Tolkien was actually building backwards from the world that surrounded him. Middle-earth is supposed to be our Earth a long time ago, and Tolkien started drafting his grand mythopoeic origin story of our world over two decades before "The Hobbit" was published.
The tale of Bilbo Baggins started as a children's story with little-to-no connections back to his established lore, but in finishing the story for publication Tolkien brought the story into the fold of his "dominant construction," Middle-earth. Before making that canonical link and publishing "The Hobbit," Tolkien essentially spent years making what would have amounted to little more than a curious passion pursuit of a humble Oxford professor had his publisher contacts rejected his manuscripts.
The secret sauce to Tolkien's fiction, both in its literary and commercial appeals, is the depth and detail of the world he created. Getting to "The Hobbit" and "The Lord of the Rings" required that huge investment of time and energy on Tolkien's part, but a reader doesn't need to wade through all of that material to get the full impact.
If you've ever been dissuaded from dipping a toe into Tolkien's work because you thought you'd be expected to learn Elvish or know the entire history of the world before popping in on the residents of The Shire, worry not.
Tolkien's authorial genius and generosity are on full display in "The Hobbit" and "The Lord of the Rings" — it's the later, posthumously published texts that prove to be a little harder to engage with. If you only wanted to read one non-Middle-earth thing written by J.
Tolkien to understand the man, you could read "The Father Christmas Letters. He must have poured hours into the letters, each a combination of carefully crafted storytelling, extraordinary penmanship and colorful illustration. Seriously, take a peek at them — they demonstrate the same creativity and whimsy Tolkien brought to "The Hobbit" and "The Adventures of Tom Bombadil. Thousands of pages of Tolkien's work have been published posthumously under the care of his family, most notably by his third son, Christopher.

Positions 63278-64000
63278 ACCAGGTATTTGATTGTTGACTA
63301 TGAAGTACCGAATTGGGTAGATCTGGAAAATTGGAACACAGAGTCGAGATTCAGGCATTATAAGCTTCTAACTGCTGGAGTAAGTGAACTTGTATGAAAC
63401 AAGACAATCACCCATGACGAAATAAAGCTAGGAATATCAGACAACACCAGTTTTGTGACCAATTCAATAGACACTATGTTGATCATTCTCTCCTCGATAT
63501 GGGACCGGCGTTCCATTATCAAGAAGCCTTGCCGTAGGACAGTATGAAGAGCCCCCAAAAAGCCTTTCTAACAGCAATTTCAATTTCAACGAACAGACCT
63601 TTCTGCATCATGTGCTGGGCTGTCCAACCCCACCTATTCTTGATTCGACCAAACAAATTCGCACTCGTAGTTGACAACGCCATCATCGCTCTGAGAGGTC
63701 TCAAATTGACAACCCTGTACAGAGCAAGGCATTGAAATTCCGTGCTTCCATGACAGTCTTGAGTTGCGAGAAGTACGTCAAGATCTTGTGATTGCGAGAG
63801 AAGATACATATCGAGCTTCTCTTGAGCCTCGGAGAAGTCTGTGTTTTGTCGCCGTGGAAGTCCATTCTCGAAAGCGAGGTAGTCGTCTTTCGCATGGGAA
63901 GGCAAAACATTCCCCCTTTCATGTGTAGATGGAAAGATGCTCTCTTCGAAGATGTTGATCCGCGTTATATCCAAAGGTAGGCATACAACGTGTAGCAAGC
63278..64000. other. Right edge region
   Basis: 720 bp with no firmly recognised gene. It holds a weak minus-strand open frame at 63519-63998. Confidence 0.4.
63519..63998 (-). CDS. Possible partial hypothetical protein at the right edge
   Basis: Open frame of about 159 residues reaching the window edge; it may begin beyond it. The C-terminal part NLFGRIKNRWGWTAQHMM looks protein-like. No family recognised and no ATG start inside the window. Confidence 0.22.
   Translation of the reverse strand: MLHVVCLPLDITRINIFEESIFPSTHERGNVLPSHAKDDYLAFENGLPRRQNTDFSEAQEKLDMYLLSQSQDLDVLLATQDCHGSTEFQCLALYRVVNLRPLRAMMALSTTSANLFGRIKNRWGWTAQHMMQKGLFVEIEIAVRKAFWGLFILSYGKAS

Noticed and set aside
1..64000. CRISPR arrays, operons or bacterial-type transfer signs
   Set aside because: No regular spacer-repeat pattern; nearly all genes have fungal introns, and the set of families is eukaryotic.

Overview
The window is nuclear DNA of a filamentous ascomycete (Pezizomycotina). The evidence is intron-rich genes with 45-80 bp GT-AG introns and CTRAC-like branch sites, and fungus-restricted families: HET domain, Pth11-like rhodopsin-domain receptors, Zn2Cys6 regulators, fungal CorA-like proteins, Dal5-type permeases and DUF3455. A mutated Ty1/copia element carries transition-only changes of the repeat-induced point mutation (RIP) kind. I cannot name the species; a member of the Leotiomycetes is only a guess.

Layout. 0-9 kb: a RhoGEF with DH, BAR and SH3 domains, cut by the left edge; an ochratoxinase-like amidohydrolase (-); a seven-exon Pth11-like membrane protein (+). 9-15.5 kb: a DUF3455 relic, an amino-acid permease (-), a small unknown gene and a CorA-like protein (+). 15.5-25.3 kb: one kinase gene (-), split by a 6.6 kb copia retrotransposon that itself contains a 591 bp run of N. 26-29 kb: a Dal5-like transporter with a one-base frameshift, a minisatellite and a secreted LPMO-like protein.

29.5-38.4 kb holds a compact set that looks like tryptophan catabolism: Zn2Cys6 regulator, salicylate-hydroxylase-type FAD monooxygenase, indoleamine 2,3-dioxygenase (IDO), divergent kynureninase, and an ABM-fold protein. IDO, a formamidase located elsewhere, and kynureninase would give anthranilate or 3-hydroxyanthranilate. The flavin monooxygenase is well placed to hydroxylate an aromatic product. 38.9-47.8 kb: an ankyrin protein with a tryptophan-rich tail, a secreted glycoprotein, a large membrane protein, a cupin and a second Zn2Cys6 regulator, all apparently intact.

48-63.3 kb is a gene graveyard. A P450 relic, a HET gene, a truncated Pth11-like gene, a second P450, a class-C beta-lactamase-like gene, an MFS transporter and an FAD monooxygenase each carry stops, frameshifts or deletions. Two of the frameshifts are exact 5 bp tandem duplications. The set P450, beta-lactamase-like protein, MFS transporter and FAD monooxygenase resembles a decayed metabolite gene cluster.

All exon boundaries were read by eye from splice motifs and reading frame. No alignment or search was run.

When J. Huge canonical contradictions presented themselves at every turn, largely because of the fact that the whole canon of Middle-earth changed as a result of finishing "The Lord of the Rings":. It was inevitable that "The Lord of the Rings" must alter "The Silmarillion," because having once been — as I have said — an enclosed myth, with a beginning and an end — it now has the vast extension.
And in "The Lord of the Rings" there are major figures who come out of the Elder Days, out of the primeval world of "The Silmarillion"; chief among them, Galadriel.
So a great deal of writing back would have to be done. But my father being who he was, this writing back would never be a simple thing because he — when Galadriel enters out of "The Lord of the Rings" into the world of the Elves in Valinor new stories begin.
A Film Portrait of J. Tolkien ". While many fans were excited to receive a finished version of "The Silmarillion" in , they did not spare it from criticism.
Setting the differences in style from "The Hobbit" and "The Lord of the Rings" aside, readers accused Christopher Tolkien of having invented too much of the book from whole cloth — a subject that's grown increasingly complex after more and more of J.
The effect of Christopher's editorial decisions are a thorny issue on the basis of constructing a sensible canon alone, but they're also demonstrative of issues that plague any fandom of significant size. With "The Silmarillion," Christopher faced the formidable task of presenting a version of his own father's unfinished work that both respected the source material and felt complete. If he had tried to release something like the volume "History of Middle-earth" in the seventies, he would've been skewered every which way by fans of his father's work and by a literary community that at the time was far less interested in legitimizing serious study of Tolkien's work.